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PSR Engages Its Health Voices in New Approach to Fighting Climate Change
PSR’s national office and four chapters are gearing up to inject the health voice into a new approach to slashing greenhouse gas emissions. It’s called “energy optimization,” and it combines energy efficiency with fuel-swapping: replacing technologies that burn fossil fuels with those that use electricity.
While the name may be new to you, you may already be doing it. Have you replaced your gas-guzzling car with an electric one? You get an efficient vehicle while reducing the market for a climate-killing fossil fuel. That’s energy optimization.
And while the electricity that powers your car may be generated by burning coal or fracked gas, or by nuclear power, we are moving quickly toward the time when all our electricity will be generated from clean, safe, renewable sources like solar, wind, and geothermal. Energy optimization helps accelerate that trend.
Healthy electric alternatives
PSR will focus on promoting healthy electric alternatives to heating, cooling and cooking with “natural” gas, aka methane. Reducing the demand for methane, a terribly potent greenhouse gas, will help to slow climate change.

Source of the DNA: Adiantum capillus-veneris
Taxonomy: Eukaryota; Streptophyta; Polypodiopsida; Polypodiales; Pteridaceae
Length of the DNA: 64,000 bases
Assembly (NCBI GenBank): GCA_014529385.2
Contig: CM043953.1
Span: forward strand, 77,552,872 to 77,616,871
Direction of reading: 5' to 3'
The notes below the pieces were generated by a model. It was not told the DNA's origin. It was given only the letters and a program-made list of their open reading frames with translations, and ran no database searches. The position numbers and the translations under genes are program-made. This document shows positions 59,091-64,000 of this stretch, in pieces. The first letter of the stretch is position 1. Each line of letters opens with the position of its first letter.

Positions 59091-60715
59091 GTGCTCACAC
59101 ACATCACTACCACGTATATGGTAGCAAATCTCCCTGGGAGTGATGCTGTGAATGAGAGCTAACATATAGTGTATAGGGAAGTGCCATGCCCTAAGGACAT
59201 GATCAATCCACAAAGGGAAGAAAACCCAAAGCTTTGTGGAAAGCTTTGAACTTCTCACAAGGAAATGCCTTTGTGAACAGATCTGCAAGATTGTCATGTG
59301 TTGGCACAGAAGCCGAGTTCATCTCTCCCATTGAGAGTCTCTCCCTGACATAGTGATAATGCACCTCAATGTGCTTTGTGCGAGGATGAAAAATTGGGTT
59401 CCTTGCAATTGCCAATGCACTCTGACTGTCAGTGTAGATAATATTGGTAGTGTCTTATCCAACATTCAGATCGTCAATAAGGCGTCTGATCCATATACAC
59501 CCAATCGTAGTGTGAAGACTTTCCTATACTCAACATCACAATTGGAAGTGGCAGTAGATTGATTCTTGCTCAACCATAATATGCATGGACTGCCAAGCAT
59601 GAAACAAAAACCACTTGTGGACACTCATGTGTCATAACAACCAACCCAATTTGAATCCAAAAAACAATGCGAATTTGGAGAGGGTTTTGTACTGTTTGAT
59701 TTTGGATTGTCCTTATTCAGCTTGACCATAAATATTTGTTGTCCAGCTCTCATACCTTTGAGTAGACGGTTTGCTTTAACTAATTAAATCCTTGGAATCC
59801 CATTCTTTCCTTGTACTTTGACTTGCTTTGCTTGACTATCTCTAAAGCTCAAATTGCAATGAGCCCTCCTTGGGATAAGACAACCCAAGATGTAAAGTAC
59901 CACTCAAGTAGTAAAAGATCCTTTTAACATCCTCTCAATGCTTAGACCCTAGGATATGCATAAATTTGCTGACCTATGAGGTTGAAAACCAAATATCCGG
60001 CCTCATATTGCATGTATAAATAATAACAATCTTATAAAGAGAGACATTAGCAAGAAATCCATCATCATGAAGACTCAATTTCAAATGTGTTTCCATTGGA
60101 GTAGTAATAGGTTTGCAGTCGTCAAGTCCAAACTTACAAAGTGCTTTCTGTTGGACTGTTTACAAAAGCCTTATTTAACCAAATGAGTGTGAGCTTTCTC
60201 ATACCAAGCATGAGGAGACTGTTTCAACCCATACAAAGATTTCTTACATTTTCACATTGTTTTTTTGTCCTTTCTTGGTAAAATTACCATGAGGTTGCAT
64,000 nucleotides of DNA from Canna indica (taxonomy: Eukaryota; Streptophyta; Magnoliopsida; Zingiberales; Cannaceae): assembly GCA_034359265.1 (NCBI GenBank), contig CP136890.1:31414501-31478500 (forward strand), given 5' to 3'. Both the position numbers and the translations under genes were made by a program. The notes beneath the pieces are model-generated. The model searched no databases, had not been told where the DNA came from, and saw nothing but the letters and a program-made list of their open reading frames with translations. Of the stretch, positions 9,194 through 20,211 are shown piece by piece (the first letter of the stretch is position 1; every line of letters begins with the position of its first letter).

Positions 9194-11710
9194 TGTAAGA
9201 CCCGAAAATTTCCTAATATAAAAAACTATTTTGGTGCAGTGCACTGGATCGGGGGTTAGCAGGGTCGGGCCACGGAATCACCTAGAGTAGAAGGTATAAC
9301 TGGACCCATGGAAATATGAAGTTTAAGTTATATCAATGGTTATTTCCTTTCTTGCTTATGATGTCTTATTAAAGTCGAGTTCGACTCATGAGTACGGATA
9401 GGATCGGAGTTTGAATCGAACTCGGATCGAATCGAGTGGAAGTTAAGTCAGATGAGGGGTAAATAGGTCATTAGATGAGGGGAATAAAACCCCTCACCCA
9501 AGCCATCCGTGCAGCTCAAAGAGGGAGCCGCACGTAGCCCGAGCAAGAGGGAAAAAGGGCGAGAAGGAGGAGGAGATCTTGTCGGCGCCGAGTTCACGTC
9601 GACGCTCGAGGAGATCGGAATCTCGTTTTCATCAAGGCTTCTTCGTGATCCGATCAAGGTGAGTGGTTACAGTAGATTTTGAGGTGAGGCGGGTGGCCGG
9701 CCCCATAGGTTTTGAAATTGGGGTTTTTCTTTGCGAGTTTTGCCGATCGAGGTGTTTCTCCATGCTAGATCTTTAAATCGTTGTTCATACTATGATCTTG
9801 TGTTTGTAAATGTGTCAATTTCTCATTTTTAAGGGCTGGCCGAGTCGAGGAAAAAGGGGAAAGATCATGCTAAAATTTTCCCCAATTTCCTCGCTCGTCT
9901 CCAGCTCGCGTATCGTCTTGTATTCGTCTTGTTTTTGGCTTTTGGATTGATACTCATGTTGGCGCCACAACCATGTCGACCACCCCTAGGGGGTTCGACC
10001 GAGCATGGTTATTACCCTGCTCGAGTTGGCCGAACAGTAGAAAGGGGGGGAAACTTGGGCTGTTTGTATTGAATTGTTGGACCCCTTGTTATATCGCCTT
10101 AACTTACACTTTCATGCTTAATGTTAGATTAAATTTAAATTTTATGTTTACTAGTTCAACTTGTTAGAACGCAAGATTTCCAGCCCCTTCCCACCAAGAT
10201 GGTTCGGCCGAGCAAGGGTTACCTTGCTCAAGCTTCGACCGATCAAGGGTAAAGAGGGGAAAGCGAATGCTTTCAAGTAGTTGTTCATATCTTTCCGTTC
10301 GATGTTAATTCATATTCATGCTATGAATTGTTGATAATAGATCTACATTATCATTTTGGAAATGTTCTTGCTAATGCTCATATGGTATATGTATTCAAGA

In addition to its climate effects, burning methane in the home results in potentially dangerous levels of indoor air pollutants, especially nitrogen oxides. Nitrogen oxides decrease oxygen absorption and weaken the lungs and contribute to the formation of ground-level ozone and particulate matter.
PSR takes action
With support from the national office, four chapters will be educating about and advocating to replace gas-powered furnaces and stoves with highly efficient electric heat pumps and electric induction stovetops. Here’s what they plan:
- PSR Philadelphia will conduct basic education on the health benefits of switching off gas and onto electric home appliances, focusing on policy-makers, HVAC installers and environmental allies.
- Greater Boston PSR is identifying opportunities to advocate for health-protective legislation, such as bills that would require new home and building construction to be all-electric or all-clean-energy.
- PSR Colorado hopes to work with the Denver City Council and the Department of Health & Environment to educate broadly about the need for electrification and to support changes in the law that might make fuel-swapping more feasible.
- PSR Los Angeles will seek to extend the benefits of electrification to low-income communities and communities most affected by fossil fuels and climate change. They will also shine a light on the efforts of SoCalGas to undermine the pro-electrification movement.
Banner photo: A. Krasner